Full Guide To Build Better Modals
FULL GUIDE TO BUILD BETTER MODALS
A modal is a dialog which displays important information to a user and requires immediate attention.
The modal should have a clear call to action with a single primary focus that must be completed before being dismissed.
- Tap to close
- Secondary Action
- Primary Action
BREAKDOWN ANALYSIS I
The modal Title should be simple and utilize keywords. The actions should also reflect the modal title.
A modal should contain a maximum of 2 action buttons: The Primary Action and the Secondary Action.
BREAKDOWN ANALYSIS II
Use the Description to elaborate on the consequences of each action. The result should be 100% clear.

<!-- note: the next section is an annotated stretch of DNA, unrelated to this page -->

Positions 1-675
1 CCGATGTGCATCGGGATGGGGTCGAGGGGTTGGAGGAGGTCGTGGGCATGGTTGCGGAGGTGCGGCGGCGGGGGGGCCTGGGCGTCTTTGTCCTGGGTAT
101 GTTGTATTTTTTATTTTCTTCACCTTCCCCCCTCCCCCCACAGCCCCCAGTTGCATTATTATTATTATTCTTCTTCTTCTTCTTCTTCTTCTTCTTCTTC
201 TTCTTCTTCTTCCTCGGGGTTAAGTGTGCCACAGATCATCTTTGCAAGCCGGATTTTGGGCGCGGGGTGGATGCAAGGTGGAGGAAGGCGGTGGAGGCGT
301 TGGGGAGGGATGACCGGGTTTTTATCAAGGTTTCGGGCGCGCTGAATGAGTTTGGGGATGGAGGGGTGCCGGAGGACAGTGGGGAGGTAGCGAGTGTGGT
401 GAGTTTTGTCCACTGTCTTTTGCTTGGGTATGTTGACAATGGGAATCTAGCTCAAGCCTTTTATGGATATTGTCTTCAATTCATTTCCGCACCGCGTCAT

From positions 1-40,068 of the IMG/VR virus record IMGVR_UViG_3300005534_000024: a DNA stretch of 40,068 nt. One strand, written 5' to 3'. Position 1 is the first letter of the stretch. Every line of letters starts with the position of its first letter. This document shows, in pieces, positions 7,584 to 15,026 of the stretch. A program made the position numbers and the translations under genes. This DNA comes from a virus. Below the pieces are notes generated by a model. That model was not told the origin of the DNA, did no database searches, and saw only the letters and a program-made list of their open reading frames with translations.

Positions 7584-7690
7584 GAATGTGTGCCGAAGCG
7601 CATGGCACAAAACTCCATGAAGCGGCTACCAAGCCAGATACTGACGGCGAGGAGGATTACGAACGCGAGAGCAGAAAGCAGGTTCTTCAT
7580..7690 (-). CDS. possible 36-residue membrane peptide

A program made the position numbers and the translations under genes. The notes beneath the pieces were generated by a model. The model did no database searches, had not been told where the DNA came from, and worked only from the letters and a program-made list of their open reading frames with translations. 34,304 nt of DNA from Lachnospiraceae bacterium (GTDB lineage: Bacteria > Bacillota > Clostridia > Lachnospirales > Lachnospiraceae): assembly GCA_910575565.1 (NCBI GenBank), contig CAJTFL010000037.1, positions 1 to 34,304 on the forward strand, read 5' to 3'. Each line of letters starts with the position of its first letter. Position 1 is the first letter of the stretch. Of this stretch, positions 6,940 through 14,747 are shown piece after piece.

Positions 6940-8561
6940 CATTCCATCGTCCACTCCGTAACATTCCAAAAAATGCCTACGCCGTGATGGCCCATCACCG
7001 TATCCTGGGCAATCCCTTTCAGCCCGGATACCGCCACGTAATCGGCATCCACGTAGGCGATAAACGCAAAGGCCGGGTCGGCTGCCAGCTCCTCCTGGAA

The user should have multiple ways of dismissing the modal. A Tap to close icon is the most effective method. Other methods include using the Secondary Action or tapping the overlay background.
The modal must be initiated by the user. If it surprises the user, they might quickly dismiss it. When the modal becomes active, prevent scrolling and bring into focus.
Modal usage should be minimized, especially during high-stake processes such as during checkout flows.
NEVER DISRUPT THE USER JOURNEY
Remember to only use modals when necessary and the users' attention needs to be directed.
Modals force users away from the tasks they were working on and each interruption = lost time and effort.
Always remind yourself Of the user journey. Once they return to their original tasks, users will have to spend time recovering context which leads to a bad UX.
Take Action. What do you want to learn about modals in part 2?
Drop your questions & comments below